In the following video, Dr Charlotte Pawlyn explains how histone deacetylase inhibitors work in treating myeloma.


Panobinostat (Farydak®) is the first histone deacetylase (HDAC) inhibitor to be approved as a treatment for myeloma. HDAC inhibitors are a relatively new class of anti-cancer drug which work by blocking the actions of HDAC proteins. They cause key genes responsible for cell cycle progression and cell proliferation to be switched off, which ultimately leads to myeloma cell death. Currently, HDAC inhibitors are not used on their own but always in combination with another agent as they are most effective in combination.

It is licensed across Europe for use in combination with bortezomib and dexamethasone for relapsed and/or refractory myeloma patients who have received at least two previous lines of treatment including bortezomib and an immunomodulatory drug.

Panobinostat is approved within its licensed indication by all UK HTA bodies and therefore available for NHS patients.

Patients taking panobinostat should be monitored for thrombocytopenia, neutropenia and anaemia. Some patients may need to be supported with GCSF.

Gastrointestinal toxicity including diarrhoea, nausea or vomiting is common and in severe cases, dose reduction or a temporary stop to treatment may be necessary. If used with bortezomib, then it is often advised using bortezomib once weekly. An anti-diarrhoeal such as loperamide should be prescribed at the first signs of abdominal cramp or onset of diarrhoea. Nurses should ensure that patients are educated to prevent dehydration. Some patients may also require prophylactic anti-emetics.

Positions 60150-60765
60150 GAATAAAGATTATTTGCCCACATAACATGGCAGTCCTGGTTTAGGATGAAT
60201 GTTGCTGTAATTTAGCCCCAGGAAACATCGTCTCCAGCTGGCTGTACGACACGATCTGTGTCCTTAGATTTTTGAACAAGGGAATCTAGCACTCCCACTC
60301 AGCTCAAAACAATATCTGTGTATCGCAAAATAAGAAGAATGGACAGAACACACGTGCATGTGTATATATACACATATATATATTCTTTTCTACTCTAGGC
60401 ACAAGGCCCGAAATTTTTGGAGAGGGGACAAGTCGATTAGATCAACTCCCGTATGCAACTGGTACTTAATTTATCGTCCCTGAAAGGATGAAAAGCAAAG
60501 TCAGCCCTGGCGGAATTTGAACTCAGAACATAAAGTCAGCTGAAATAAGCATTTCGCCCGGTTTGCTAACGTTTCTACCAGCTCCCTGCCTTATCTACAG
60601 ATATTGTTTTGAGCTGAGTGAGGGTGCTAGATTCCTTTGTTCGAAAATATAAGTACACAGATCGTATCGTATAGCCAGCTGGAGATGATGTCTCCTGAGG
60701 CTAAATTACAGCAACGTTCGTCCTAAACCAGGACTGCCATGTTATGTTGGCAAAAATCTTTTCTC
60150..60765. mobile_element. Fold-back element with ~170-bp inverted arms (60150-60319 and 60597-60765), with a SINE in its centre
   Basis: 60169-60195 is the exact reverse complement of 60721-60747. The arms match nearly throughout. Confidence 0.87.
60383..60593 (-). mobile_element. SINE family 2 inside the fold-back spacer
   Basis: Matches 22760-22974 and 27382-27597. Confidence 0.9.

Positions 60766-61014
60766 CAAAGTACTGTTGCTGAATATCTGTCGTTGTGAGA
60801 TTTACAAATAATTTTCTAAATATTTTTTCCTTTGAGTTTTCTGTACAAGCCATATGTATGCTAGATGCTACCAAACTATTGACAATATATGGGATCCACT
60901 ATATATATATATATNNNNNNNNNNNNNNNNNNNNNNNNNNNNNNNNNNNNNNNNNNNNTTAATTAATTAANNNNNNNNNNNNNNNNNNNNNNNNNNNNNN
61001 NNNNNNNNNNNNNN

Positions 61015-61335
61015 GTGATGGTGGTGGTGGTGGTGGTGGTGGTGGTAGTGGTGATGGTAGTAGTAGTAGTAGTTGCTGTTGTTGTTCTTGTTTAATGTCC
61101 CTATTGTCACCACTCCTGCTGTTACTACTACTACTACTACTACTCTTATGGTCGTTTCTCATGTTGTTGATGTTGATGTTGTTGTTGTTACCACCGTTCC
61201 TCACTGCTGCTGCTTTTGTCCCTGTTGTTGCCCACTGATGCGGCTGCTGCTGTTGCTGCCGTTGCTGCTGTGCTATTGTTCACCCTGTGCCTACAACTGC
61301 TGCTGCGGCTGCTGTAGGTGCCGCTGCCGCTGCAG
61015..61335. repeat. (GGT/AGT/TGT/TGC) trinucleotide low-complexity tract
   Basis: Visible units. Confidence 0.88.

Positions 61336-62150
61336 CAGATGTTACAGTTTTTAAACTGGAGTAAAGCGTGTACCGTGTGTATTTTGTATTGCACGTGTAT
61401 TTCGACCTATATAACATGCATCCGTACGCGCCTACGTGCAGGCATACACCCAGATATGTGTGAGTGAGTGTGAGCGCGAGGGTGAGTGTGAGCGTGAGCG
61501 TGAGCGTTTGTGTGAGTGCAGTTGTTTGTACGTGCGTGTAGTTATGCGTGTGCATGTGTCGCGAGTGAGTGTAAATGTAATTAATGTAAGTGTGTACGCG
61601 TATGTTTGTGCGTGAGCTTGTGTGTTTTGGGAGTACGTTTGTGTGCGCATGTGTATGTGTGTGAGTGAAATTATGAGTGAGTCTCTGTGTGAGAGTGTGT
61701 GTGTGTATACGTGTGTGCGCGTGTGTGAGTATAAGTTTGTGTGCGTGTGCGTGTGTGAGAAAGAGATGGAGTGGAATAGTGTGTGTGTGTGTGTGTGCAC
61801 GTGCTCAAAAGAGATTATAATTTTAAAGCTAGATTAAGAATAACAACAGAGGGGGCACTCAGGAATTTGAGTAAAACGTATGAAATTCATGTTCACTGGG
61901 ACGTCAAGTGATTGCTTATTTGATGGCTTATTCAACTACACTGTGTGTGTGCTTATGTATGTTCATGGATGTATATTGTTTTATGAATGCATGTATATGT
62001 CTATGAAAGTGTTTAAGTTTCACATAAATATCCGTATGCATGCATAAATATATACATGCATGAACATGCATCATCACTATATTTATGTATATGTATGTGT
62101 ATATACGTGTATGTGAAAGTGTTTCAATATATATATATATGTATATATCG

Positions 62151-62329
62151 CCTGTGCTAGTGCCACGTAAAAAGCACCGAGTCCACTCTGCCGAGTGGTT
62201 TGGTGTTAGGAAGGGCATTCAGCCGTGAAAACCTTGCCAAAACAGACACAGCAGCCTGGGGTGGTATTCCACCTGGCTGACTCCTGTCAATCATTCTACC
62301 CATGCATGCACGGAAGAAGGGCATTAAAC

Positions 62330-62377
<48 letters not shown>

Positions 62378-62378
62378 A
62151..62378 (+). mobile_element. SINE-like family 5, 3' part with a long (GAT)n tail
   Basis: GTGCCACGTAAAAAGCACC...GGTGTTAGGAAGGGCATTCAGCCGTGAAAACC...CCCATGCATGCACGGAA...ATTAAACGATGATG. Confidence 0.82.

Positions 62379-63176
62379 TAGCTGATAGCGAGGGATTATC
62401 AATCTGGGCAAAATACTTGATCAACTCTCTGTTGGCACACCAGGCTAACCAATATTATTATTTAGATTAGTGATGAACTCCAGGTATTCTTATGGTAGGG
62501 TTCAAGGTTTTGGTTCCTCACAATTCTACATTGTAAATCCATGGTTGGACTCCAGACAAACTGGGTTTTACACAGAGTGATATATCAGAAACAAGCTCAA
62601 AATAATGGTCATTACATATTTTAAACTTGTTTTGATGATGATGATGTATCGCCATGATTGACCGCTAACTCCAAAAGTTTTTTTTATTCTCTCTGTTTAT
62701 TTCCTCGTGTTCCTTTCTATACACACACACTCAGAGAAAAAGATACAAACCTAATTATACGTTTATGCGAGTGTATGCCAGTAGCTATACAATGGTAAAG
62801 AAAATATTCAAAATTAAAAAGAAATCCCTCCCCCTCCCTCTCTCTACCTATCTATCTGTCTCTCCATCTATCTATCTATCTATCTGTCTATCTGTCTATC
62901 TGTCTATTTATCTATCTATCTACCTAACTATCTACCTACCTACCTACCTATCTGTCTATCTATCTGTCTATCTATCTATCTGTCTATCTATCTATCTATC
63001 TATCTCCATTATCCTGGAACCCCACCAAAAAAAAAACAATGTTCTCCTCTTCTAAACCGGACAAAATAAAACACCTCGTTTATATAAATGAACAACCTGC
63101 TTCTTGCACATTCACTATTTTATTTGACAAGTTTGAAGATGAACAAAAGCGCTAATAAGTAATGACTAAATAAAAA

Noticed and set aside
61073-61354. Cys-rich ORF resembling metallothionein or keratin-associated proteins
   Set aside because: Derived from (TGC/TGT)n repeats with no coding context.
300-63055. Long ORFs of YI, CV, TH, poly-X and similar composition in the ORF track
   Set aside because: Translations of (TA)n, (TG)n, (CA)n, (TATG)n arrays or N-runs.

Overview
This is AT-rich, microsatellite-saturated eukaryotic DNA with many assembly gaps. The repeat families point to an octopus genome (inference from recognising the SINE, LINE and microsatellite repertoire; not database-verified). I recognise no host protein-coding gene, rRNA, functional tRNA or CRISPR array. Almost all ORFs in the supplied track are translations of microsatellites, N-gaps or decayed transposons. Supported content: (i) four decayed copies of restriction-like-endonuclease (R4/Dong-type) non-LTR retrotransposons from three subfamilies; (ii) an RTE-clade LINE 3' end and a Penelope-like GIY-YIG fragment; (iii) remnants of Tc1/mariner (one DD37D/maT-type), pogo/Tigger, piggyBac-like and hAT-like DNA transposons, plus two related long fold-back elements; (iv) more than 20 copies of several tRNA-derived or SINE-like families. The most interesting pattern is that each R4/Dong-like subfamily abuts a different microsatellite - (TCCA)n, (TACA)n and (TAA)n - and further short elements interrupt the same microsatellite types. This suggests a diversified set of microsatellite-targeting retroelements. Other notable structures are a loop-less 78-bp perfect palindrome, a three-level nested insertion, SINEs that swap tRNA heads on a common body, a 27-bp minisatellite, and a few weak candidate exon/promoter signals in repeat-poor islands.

Panobinostat has been reported to cause serious and fatal cardiac events, severe arrhythmias and electrocardiographic abnormalities. It is important therefore that a baseline ECG is taken and the QT interval must be < 480 msec before treatment can be started. Cardiac function should be monitored throughout treatment.

Further investigations with panobinstat are ongoing to identify effective combinations with other anti-myeloma drugs such as ixazomib, carfilzomib and lenalidomide in relapsed and/or refractory patients. It is also being tested in the front-line setting.

Further reading

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